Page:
How much energy onshore wind generates in as Government backs away from increase

WIND FARMS: Government reduces plans
WIND FARMS: Government reduces plans

The UK government has reduced plans for onshore windfarms in a strategy to ensure the UK's energy security.

Prime Minister Boris Johnson has reduced the plans for more wind farms, which generate tens of thousands of megawatt-hours of electricity every year in Copeland.

The removal of targets for land-based wind turbines has been criticised by Labour, which had called for a relaxing of the planning regulations around onshore developments before Mr Johnson published his energy strategy last week.

Department for Business, Energy and Industrial Strategy figures show Copeland produced 60,809 megawatt-hours the equivalent of 61 gigawatt-hours of electricity through its 43 onshore wind turbines in 2020.

This was up from 53,616 MWh the year prior and from 49,746 MWh in 2014, when records began. Among five recorded renewable energy sources, onshore wind ranked first in the area.

RenewableUK’s chief executive Dan McGrail and Ana Musat, head of policy at Aldersgate Group, a non-profit alliance of business leaders lobbying for a sustainable economy, urged the Government to reconsider changing onshore wind farm planning rules.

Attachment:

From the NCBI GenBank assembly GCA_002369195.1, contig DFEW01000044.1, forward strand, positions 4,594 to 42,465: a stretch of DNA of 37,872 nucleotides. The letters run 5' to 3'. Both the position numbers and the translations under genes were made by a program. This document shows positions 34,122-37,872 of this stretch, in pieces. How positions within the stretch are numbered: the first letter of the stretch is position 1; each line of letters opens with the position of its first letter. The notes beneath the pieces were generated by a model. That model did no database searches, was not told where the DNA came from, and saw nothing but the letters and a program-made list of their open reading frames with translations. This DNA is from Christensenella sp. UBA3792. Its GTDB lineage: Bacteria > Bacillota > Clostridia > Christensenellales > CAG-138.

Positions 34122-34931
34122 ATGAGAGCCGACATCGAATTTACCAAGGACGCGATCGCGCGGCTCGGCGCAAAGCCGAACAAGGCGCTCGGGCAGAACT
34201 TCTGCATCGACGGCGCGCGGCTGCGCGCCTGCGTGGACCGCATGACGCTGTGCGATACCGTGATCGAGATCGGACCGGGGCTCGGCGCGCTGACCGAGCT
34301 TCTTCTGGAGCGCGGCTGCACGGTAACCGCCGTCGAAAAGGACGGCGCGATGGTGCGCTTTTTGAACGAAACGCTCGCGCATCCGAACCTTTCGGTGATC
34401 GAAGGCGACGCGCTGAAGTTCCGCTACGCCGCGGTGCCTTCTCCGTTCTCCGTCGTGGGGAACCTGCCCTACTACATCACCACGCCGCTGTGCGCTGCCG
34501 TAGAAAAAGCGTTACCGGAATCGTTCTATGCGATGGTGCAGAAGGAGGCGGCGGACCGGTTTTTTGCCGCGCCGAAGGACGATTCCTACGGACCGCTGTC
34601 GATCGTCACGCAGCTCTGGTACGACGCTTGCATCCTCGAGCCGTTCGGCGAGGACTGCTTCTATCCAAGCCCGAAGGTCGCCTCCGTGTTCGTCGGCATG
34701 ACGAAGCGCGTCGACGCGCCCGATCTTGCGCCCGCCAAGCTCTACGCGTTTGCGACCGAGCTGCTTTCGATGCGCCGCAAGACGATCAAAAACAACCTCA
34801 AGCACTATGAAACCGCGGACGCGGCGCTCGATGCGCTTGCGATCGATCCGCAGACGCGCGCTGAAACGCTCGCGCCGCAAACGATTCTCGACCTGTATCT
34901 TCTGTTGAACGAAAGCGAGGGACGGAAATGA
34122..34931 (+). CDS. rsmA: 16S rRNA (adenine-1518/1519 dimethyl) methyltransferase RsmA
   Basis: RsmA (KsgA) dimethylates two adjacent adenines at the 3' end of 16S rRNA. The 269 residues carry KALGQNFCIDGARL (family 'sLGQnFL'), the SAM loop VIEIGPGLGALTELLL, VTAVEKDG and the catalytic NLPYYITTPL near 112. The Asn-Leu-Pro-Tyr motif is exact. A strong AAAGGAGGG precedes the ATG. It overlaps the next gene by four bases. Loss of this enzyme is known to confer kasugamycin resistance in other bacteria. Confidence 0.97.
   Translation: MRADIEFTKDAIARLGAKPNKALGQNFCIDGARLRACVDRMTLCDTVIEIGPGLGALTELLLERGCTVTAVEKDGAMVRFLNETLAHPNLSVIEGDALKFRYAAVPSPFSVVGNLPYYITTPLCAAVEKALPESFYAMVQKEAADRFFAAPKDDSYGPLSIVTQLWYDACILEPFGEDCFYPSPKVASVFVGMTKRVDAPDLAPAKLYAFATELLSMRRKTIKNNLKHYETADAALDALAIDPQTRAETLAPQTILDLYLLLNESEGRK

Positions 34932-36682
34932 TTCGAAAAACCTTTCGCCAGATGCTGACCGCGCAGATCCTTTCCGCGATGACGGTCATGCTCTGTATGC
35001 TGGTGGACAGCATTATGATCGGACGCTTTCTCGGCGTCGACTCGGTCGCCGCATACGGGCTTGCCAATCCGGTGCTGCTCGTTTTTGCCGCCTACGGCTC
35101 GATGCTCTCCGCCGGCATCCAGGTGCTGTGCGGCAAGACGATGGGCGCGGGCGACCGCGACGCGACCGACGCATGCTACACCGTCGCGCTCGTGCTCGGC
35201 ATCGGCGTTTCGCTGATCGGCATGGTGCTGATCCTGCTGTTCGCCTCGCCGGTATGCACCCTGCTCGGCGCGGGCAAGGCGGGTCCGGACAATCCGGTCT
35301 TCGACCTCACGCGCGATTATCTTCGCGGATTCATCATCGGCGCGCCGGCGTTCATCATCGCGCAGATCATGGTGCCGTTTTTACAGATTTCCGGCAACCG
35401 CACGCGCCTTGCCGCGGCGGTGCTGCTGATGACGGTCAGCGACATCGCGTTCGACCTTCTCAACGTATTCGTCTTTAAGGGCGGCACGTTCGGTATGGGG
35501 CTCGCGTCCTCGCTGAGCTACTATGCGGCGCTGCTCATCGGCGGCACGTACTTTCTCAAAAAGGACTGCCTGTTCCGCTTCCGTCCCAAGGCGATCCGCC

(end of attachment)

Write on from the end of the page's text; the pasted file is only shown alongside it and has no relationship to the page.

Mr Mcgrail said: "We need to make use of every tool in the box to boost our energy independence, so it's right that Government is looking again at planning rules so that onshore wind can proceed in parts of England where there is support, as it's the cheapest source of new power and the quickest to build."

The Government’s energy strategy aims to boost new nuclear power, offshore wind and hydrogen, but stops short of increasing onshore wind capacity.

Mr Johnson said onshore wind farms are controversial because of their visual impact, saying they "will have a very high bar to clear", but is targeting 50 gigawatts of offshore wind power by 2030, up from previous commitments of 40.

Ms Musat added: "Beyond this strategy, a greater focus on deploying onshore wind as the lowest cost renewable technology and a greater emphasis on improving the energy efficiency of buildings should be key priorities for government."

Copeland MP, Trudy Harrison, was reached out to for comment but was unable to respond at the time this article was written.

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